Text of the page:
Meanwhile, the 93,700-member American Academy of Family Physicians has several initiatives that promote IT usage among its members, and its strategic plan calls for family practitioners to use IT to wrestle away from disease management services offered by insurance companies and outside vendors.
Leaders from both physician groups hailed the certification announcement.
"The American College of Physicians strongly endorses the need for an independent process to certify electronic medical records," said its executive vice president, John Tooker, M.D.,
"Physicians in smaller practices are looking for a trusted certifier of HIT products and services to help them make more rational choices in this crowded marketplace," said the AAFP's David Kibbe, M.D. Kibbe heads the Center for Health Information Technology, which promotes IT usage among AAFP members.
One possible concern about the certification effort is the dual role of HIMSS as a co-accreditor and a trade organization that survives on the dues of its members.
Lieber said, given HIMSS' historic orientation toward hospital-based IT systems and vendors, he expects quite a few EHR vendors whose products will be reviewed by the consortium to not be HIMSS members.
"This is something we're going to be sensitive about because we've established a reputation as being vendor-neutral," Lieber said. "It's really key for this to be not only perceived as, but to actually be, a fair and open process."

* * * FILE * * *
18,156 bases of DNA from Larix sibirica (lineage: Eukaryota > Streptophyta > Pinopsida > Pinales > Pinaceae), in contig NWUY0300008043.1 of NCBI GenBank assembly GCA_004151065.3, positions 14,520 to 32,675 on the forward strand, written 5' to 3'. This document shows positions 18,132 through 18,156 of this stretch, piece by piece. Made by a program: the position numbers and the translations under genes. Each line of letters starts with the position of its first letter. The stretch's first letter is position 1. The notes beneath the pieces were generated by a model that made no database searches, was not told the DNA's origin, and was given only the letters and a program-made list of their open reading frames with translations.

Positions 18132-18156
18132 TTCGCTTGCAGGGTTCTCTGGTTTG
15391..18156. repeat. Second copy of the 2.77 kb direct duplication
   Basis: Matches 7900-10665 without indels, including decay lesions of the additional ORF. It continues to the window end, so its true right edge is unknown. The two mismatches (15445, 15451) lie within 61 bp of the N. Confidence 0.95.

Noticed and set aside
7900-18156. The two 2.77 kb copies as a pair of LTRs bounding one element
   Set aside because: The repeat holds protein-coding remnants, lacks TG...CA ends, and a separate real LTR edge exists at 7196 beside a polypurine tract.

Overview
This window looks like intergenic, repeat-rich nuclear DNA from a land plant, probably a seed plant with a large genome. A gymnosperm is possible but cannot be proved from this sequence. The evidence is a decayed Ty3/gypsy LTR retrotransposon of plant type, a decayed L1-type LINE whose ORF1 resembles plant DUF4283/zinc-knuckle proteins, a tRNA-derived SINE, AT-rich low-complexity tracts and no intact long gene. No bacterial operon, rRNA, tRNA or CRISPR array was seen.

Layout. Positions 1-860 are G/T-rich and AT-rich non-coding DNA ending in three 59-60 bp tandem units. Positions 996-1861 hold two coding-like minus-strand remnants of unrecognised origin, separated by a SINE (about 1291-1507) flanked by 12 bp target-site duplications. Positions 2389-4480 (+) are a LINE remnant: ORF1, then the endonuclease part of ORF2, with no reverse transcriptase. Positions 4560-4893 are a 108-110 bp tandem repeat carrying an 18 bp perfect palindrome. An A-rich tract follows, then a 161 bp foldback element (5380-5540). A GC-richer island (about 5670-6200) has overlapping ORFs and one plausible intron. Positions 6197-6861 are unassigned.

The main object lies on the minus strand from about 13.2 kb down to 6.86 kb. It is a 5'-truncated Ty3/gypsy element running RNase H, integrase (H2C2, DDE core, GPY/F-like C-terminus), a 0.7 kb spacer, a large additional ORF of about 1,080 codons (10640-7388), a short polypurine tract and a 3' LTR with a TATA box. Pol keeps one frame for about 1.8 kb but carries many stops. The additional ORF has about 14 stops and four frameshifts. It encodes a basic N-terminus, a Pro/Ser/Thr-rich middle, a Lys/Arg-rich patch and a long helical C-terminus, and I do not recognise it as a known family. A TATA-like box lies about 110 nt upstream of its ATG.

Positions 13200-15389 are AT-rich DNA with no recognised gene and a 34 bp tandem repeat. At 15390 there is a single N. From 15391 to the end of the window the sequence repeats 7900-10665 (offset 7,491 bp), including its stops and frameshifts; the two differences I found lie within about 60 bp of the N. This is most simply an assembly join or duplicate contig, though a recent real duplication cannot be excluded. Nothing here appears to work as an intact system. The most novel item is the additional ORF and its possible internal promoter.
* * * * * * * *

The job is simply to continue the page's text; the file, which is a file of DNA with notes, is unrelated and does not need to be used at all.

Charles Koo, founder and chief technical officer of iMedica, a developer of electronic medical-records software, said he sees positives and potential pitfalls to the certification process.
"I don't think iMedica has any problem with passing," he said. "It will level the playing field a little bit by eliminating some of the less adequate solutions."
And, Koo said, "It may help shorten the sales cycle. You will have fewer choices, but you will have everyone at a certain level."
One consideration from the physician's perspective is the limited utility of a certification if it doesn't take into consideration the medical specialty of the buyer, since systems must be configured by specialty.
"An internal medicine doctor tends to be visit-based, encounter-based," Koo said. "But then, when you're talking to an OB doctor, an OB doctor treats a pregnancy as a total episode. They have totally different application requirements. It's almost like a project plan.
"So the question is, how much value do you get by certification if you sell it to a different specialty," Koo said.
Bottom line, Koo said, the success or failure of the certification effort will ride on who makes the final decisions in each system, and there better be some physicians on the panel or decisionmakers "could drag the industry in the wrong direction."
"Depending on whom they choose, they could be good or they could be bad," he said. "The high-level goal is fine, but when you choose the judges, everyone coming in has a special interest in mind, depending on where they came from. It requires someone who has absolute clarity of what needs to be done. If you get lucky and get the right set of people, it could be done very efficiently. Until you see these people, it will be a guessing game.
"Assembling the right people who will be fair, that is the challenge."